Is There an Option for Keiko Fujimori To Be President of Peru?

It has been more than a month and The National Jury of Elections (JNE) has not yet declared a formal winner of the Peruvian presidency. Keiko Fujimori is still trying in every possible way to achieve the majority of votes to become president.

The Woman Post | Diana Sedano Valdes

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Peru is under a complex, unstable political situation that lies in corruption, polarization, lack of trust in institutions, and the absence of an elected president for the term 2021 – 2026. The June 6th runoff election left Pedro Castillo with 50,12% of the votes and Keiko Fujimori with 49,87% within a political race of Left and Right, respectively. As a result, Fujimori denounced electoral fraud demanding a recount and the canceling of some illegal votes. It caused a tense scene where the two electoral institutions in Peru, The National Office of Electoral Processes (ONPE) and The National Jury of Elections (JNE), have not yet announced a winner until they get to process all the appeals. 

Fujimori doubts the transparency and neutrality of these bodies and has demanded an international audit before President Sagasti. However, it was rejected by the Executive, recalling the neutrality principle and declaring the competency of the JNE to handle the demands of Fujimori. Furthermore, the 160 international observers, part of institutions like the OAS or the ONIORE, who participated during the runoff, have already declared they were democratic and legitimate. It is worthy thus to remember who Keiko Fujimori is and what can be expected of this electoral process considering her aspirations and motivations.


Keiko Sofía Fujimori wants to be the first women president in Peru. She has been in politics since she was a teenager. She was First Lady of Peru at the age of 19 and followed her father’s career until he went into prison in 2019. Extreme ups and downs have marked her life. Fujimori has participated in three presidential campaigns, getting three times in the runoffs (against Ollanta Humala in 2011, Kuczynski in 2016, and Castillo in 2021). However, she was confined in preventive prison three times (for a total of 16 months) and still faces legal issues that could end again in getting her into jail. She is considered one of the most strong and resilient women in Peru, but her career has been constantly overshadowed by her father’s actions as well as hers.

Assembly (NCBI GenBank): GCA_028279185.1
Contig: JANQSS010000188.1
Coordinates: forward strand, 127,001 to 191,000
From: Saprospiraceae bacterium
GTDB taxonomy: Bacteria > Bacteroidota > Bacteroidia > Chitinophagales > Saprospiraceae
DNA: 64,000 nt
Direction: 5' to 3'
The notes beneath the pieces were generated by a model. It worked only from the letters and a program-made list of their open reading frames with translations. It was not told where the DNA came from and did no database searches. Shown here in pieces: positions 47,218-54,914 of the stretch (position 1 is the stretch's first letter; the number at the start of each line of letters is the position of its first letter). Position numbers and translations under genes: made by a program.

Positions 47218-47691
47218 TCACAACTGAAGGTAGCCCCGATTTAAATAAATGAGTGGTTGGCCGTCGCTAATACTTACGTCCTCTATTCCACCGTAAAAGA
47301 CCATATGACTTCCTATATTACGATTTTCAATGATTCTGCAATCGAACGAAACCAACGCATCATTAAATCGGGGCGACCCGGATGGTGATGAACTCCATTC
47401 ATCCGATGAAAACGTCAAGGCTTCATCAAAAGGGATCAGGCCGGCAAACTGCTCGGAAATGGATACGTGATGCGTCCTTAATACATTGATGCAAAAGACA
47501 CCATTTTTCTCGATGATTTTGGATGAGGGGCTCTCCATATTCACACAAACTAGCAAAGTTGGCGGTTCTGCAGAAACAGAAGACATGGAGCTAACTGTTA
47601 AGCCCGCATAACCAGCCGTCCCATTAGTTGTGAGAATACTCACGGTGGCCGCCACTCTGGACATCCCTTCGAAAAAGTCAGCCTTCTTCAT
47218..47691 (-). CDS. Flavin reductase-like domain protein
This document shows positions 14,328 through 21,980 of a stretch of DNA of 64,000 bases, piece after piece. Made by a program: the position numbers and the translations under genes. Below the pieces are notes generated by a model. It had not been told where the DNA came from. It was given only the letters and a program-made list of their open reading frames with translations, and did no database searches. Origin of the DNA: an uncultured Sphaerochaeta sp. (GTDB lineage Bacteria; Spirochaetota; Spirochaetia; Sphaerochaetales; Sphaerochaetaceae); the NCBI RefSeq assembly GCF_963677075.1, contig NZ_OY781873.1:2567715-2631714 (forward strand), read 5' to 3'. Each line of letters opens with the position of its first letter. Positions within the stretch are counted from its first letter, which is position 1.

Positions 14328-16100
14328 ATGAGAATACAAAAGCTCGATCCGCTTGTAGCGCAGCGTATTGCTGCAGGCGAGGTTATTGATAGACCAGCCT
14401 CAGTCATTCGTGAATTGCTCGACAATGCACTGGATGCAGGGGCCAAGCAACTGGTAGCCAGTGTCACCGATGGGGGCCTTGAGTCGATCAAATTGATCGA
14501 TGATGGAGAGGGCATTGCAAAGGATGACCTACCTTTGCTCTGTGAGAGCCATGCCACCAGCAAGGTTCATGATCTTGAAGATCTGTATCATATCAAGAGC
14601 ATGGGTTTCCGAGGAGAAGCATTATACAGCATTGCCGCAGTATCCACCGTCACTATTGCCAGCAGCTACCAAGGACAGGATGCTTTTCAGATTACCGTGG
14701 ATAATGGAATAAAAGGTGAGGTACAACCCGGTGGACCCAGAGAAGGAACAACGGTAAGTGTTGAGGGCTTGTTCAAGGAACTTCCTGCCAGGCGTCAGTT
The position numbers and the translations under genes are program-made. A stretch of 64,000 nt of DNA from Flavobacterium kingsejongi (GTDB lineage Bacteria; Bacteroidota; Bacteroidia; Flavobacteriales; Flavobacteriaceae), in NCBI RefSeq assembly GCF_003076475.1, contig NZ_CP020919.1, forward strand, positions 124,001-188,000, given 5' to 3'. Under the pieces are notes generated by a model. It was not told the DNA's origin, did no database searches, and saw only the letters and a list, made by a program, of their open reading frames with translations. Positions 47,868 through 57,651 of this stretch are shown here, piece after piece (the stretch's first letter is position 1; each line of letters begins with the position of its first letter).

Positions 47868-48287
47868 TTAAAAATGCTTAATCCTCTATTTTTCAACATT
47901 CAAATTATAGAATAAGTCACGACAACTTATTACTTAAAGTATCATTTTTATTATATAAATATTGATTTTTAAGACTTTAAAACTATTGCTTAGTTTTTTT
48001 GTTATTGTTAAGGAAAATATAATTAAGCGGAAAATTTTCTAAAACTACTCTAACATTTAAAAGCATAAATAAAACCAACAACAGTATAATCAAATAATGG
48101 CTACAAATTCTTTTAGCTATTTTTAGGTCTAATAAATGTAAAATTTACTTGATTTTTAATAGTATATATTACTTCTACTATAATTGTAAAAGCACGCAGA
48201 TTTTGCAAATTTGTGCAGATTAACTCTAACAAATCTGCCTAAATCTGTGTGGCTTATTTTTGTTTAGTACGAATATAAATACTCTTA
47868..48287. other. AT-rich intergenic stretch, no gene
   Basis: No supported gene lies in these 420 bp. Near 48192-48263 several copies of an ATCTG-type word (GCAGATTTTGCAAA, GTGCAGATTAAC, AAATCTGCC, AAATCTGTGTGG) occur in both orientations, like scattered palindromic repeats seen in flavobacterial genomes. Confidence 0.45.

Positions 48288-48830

She founded the political party Fuerza Popular and has been its leader since 2010. During her periods at Congress, her legal issues started coming out, relating her activities to organized crime, money laundering, obstruction of justice, and perjury. These accusations have not yet been proved, but she could be in prison for 30 years if they proceed. However, if she arrives at the presidential inauguration, her chances of getting captured diminish promptly. Fujimori wants to rule by her “Demodura” approach (democracy under a heavy-handed), supports development under a social market economy, and favors legalizing gay marriage. She clearly rejects her opponent’s proposal of a constituent assembly to rewrite her father’s 1993 constitution. She has not considered either other of his propositions like the renegotiation of the utilities of the mining sector enterprises (even if she wants to address 40% of the royalties to the families in this industry), the increase in education expenditure from 3.5% to 10% or a wider budget for agriculture and green activities. However, both candidates agree to create an institution to fight against corruption.

Peru has a political instability left by four presidents during the last four years. The country suffers from a history of corruption in which the former six mandataries were prosecuted. The outlook for 2021 shows a race between a recognized urban politician and an outsider who cares about the peripheries, a candidate accused of corruption, and another of lack of political experience. The situation does not help towards stability. Consequently, the gap between the Right and the Left widens. The current crisis — not only in Peru but around the world — requires a fast transition in which the outgoing government and the new government can establish the country's future.